As a cyclist, riding a group can be intimidating. It is not as simple as going with a couple of friends for a leisurely ride through the neighborhood. However, the benefits of riding with others can outweigh the fears. In a group, you get the opportunity for social interaction, the motivation of others, and the increased skill development as a cyclist.
Mandatory Rules for Group Cycling
On the other hand, when choosing a cycling group, it is important to know what type of group you are choosing. If you are new to cycling, do not sign up for the “cycle till you vomit” group. This group is obviously out of your league. Once you’ve selected the right group for you, there are basic skills about group cycling that you must know and obey. If you don’t, you will put yourself and the rest of the group at risk of some serious road rash.
What are these mandatory rules for group cycling? Read on to discover what you need to know before heading out in a group.
Hold Your Line
If you are not capable of cycling in a straight line, do not join a cycling group. The first of the mandatory rules for group cycling is as stated, hold your line. Each person must stay true to their own line. You can’t meander back and forth through the members of the group. If you do, you’re going to be wiping people out. To practice, you should ride in a line about 12 to 24 inches from the right of the shoulder line. When you can master that concept, then go to the next mandatory rule for group cycling.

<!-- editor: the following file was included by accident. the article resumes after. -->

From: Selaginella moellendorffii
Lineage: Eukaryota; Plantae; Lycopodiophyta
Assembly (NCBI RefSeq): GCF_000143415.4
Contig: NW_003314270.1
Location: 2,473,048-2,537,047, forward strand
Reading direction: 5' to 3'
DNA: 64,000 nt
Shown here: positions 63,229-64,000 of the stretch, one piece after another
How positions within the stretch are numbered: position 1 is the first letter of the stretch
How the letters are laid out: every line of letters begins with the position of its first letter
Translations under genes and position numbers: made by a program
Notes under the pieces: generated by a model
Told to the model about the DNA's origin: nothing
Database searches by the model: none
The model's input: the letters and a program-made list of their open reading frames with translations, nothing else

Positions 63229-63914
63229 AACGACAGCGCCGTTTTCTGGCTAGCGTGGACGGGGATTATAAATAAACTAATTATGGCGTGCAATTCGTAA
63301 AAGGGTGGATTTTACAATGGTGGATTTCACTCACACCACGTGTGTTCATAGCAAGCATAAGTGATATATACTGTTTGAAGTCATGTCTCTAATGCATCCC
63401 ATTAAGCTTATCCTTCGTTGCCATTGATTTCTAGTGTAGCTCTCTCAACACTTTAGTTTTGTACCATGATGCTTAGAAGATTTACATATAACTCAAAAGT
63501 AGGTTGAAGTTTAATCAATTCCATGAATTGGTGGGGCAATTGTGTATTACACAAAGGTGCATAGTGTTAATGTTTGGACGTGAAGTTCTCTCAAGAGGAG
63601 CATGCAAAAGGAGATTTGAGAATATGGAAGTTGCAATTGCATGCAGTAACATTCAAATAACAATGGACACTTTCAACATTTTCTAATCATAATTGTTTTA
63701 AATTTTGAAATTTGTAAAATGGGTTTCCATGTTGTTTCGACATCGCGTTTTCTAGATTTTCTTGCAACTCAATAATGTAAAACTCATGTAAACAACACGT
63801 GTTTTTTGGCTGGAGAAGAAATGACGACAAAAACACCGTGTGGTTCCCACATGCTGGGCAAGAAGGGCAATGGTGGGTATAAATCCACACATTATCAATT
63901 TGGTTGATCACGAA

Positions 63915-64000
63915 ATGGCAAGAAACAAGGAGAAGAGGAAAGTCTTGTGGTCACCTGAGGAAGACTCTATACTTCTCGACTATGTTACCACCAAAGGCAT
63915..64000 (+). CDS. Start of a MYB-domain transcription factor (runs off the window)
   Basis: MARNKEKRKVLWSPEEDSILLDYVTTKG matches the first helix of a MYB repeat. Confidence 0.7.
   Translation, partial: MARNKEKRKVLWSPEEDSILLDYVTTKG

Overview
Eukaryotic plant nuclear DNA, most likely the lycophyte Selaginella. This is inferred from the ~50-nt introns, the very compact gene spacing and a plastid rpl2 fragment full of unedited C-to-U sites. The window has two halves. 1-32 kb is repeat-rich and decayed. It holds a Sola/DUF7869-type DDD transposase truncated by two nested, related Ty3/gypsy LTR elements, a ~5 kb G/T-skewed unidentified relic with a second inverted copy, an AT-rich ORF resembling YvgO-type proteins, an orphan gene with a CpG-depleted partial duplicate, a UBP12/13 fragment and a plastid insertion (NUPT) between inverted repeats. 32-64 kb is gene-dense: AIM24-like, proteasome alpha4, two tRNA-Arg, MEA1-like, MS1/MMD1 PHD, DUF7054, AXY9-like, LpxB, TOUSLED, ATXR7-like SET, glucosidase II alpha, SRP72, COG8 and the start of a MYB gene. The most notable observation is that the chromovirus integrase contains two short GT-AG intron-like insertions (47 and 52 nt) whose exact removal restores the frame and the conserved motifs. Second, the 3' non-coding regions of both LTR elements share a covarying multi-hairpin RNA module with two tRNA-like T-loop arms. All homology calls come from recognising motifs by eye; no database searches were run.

What is the slipstream? The slipstream is each cyclist riding behind the person in front of them within a few inches or a few feet between the front of their bicycle and the back wheel of the other bicycle. Being behind the rider in front of you provides the least amount of wind resistance. In other words, you are “drafting” behind the leader. By drafting, you can save up to 30% of your energy capacity to the cyclist in front. when riding in the slipstream, it is important to keep a steady line to take advantage of the reduction in wind resistance.
The next of the mandatory rules for group cycling is to keep a steady speed. As a group, you are riding together. This does not mean that you should tailgate the person in front of you or show impatience at the pace set by the leader. Many groups take turns with the leader in front, if your group does, do not blast forward when it is your turn as the leader. You need to continue at a steady pace.
In a large group, it can be hard to see or hear what is going on in front of you. The people in front are responsible for identifying and pointing out obstacles. However, if you are staring at the rear wheel in front of you, you won’t know what’s coming until you drive off into that huge pothole and knock the riders out behind you. Keep your eyes up and alert.
When taking your first group cycling ride, it is important to know the mandatory rules of group cycling. If you are not aware of your responsibilities as a cyclist in a group, you will put yourself and others in danger. However, by being aware of your responsibilities, some of the intimidation of riding in a group for the first time can be eliminated.